Teaching & Music

Ariadne

Well-known member
A few years ago someone on here (I couldn't find the old thread) ranted about teachers using non-middle-eastern music to teach their students and how they were doing them a disservice. I found it an interesting conversation at the time but now I just want to say, I get it.

As you know I just came from a Renaissance Faire and while there I was introduced to a delightful school/troop. They had all ages of students from little children, to teens, to adults. Their form was excellent and it was obvious that they were well taught. It was a pleasure to watch the more advanced students and I couldn't help but "awww" at the little ones. Unfortunately the beginning students performed to dance club music. Forgoing the whole being at a Ren Faire and hearing dance club music the dichotomy between the music, their costuming, and the style just about broke me (with the exception of moments of complete cuteness).

The worst part was that they could have been so much better with the right music. The musicality just was not there. You could see them going through the mental instructions of so many of X to this side then followed by... there was no connection between the music and the dancing other then staying on beat. These were some really talented girls with potential and a solid support of family and classmates. Why couldn't they have been taught with music that matched the style of dance?
 

Aniseteph

New member
Why couldn't they have been taught with music that matched the style of dance?
<sigh> I would say that I don't know, but it's probably something along the lines of making it "accessible" for them. :rolleyes:.

I'd take a certain amount of 4 left/ 4 right/ try not to let the counting show as par for the course for a beginner group, but ITA that the more pop/ dance club it gets the less scope for any musicality whatsoever. Like those techno-ified versions of Enta Omri, or anything Hooked On Classics where they take a bunch of well-known classical tunes and stick a disco beat behind them. Kills it instantly and stomps all over it's soul, IMHO.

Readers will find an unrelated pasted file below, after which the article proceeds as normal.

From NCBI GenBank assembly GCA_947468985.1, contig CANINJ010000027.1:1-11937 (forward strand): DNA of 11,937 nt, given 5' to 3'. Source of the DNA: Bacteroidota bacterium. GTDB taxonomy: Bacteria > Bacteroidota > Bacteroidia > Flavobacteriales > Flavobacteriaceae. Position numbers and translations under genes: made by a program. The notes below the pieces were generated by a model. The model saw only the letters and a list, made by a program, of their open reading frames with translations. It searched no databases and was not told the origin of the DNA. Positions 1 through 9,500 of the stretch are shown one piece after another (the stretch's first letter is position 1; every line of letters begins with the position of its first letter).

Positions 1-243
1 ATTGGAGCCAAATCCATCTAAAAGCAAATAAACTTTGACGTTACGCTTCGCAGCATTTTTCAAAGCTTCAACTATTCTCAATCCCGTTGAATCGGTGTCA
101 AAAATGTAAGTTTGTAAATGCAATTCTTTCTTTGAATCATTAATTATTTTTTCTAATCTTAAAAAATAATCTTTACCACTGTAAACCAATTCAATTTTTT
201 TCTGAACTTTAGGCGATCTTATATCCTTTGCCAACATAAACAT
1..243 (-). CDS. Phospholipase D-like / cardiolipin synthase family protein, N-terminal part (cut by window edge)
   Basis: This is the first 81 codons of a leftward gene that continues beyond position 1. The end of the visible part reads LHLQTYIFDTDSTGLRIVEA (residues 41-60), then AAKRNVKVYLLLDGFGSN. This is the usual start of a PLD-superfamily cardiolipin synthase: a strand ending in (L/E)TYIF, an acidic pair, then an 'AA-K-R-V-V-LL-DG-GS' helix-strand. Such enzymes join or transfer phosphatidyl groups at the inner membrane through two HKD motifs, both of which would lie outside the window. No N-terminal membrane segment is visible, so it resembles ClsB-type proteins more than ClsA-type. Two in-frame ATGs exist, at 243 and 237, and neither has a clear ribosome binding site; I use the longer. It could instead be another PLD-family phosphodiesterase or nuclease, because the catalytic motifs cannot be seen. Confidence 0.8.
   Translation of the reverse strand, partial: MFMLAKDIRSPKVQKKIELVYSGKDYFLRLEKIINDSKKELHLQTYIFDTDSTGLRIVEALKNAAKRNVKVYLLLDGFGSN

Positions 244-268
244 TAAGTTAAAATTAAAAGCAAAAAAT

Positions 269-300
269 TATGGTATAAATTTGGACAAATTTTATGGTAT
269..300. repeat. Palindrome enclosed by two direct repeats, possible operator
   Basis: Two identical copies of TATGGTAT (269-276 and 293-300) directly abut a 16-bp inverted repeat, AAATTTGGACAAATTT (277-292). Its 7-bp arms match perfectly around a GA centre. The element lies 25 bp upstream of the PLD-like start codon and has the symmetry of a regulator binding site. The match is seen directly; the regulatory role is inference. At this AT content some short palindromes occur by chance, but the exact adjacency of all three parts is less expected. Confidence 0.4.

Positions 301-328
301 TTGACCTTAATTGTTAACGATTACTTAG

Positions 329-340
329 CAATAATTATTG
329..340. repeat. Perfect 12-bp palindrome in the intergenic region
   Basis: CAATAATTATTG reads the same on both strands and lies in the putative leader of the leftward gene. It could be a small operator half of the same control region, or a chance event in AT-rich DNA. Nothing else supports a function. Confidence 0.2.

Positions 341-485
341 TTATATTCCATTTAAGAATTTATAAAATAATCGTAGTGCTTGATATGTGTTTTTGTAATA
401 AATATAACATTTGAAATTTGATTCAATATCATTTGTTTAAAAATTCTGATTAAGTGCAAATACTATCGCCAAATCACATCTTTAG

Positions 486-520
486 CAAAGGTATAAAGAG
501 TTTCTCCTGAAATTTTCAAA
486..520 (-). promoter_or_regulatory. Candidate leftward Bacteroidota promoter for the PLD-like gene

Belly dance styling apart, how rude to inflict Wrong Music on people at a Ren Faire. IMHO.
 

Asra*

New member
What an odd choice for a Ren Faire! I'm not strongly opposed to using modern mixes of classics for certain applications, there are some of them I like, but I think at a Ren Faire of all places you would choose to use acoustic music, or at least something without a dance club backbeat!

I do agree that students should be introduced as much non-Westernized bellydance as possible. There are choices that are "accessible" that still have integrity and connection to bellydance roots.
 

Shanazel

Super Moderator
At the RenFaire in August, my gals are going traditional... except for one modern Turkish piece that we planned in order to see if anyone is actually paying attention. ;)
 

Shanazel

Super Moderator
I haven't even thought about videos; I'm still trying to get the organizers to tell me what they have for a sound system. I'm beginning to think "organizers" is a relative term. Probably someone will have a camera phone that takes videos. Heck, I may even have one but have no idea how to use it. (Checks) Yep, I do.
 

Daimona

Moderator